A Whale is Not a Fish Extension Activities
- Grades: 3–5
- In the hallway or at the playground, help students measure the average length of selected whales:
Compare the whale lengths to the size of the classroom, gym, lunchroom, hall, etc., or to the length of a car, truck, bus, etc.
- Simulate whales feeding by adding 5 cm of water to a wide shallow container. Cut short lengths of grass onto the water to represent krill and add cut circles of raw carrot to represent small fish.
Provide some students with tongs to simulate the teeth of a toothed whale and others a comb to simulate the baleen of a baleen whale. They must hold the comb in a vertical position only. Have the children pretend they are hungry whales and see how much food they can catch.
Questions to pose: Would a baleen whale be very successful in catching krill? How successful would a toothed whale be at catching krill?
Remind the children that, in the real world, plankton, krill, and fish are not passive. Also, the baleen whale takes in a lot of water, which must be pressed out before it swallows the krill.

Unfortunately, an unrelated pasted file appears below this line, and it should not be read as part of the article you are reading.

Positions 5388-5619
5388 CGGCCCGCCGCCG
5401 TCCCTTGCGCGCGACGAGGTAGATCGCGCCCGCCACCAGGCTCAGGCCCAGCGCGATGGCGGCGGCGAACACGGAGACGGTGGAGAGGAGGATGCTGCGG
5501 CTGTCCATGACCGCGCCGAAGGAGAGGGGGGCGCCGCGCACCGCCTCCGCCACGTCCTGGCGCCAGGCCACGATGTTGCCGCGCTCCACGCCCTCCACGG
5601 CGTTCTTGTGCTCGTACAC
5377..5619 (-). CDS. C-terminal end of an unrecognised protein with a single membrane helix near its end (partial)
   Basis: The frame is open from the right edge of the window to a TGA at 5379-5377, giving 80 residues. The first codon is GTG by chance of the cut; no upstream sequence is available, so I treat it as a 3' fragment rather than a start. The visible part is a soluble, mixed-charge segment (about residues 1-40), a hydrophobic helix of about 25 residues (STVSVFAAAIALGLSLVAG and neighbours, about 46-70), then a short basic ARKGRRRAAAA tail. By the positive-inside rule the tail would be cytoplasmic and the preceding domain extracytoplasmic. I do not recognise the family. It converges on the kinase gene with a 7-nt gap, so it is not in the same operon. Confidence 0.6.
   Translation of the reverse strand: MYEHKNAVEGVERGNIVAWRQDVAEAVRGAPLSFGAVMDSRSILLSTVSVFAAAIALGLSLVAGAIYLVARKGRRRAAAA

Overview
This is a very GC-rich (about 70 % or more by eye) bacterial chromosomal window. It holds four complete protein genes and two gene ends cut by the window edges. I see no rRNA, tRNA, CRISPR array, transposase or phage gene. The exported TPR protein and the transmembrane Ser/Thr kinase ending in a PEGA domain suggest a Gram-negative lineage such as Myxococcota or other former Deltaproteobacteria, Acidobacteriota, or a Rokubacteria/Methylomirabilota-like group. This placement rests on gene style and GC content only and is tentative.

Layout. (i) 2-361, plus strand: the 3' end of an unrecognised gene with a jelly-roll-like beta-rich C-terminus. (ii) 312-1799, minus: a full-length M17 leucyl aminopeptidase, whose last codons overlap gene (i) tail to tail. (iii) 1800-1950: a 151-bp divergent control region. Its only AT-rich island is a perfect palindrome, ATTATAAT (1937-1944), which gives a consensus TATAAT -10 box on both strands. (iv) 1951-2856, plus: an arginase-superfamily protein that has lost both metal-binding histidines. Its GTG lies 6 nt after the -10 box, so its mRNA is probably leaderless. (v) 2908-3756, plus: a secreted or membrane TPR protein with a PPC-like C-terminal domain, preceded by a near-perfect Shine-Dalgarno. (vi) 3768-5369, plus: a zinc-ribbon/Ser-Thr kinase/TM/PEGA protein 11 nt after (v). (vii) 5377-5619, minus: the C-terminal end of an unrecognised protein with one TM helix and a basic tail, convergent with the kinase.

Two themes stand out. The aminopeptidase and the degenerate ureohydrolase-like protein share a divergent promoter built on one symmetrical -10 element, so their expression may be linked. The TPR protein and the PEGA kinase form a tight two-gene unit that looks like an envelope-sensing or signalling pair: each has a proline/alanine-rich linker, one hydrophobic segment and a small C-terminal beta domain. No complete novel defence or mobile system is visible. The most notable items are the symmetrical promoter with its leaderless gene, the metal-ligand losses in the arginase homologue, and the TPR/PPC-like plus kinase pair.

- On a map, identify the migration routes of whales.
- Have the children try to imagine what it would be like to be able only to strain food and swallow it without chewing. Ask them to describe how they think it would feel.
- Lead the class in a game of Simon Says, substituting the terms starboard for right and port for left. These may be unfamiliar words to the children but are the norm for sailors.
- Adopt a whale. Write to: International Wildlife Coalition, 634 North Falmouth Highway, P.O. Box 388, North Falmouth, MA 02556 for information on the junior members' “Whale Adoption Project.”
Invite a Guest:
- Invite a guest to class who has gone on a whale watch. Ask him or her to describe the experience and share pictures.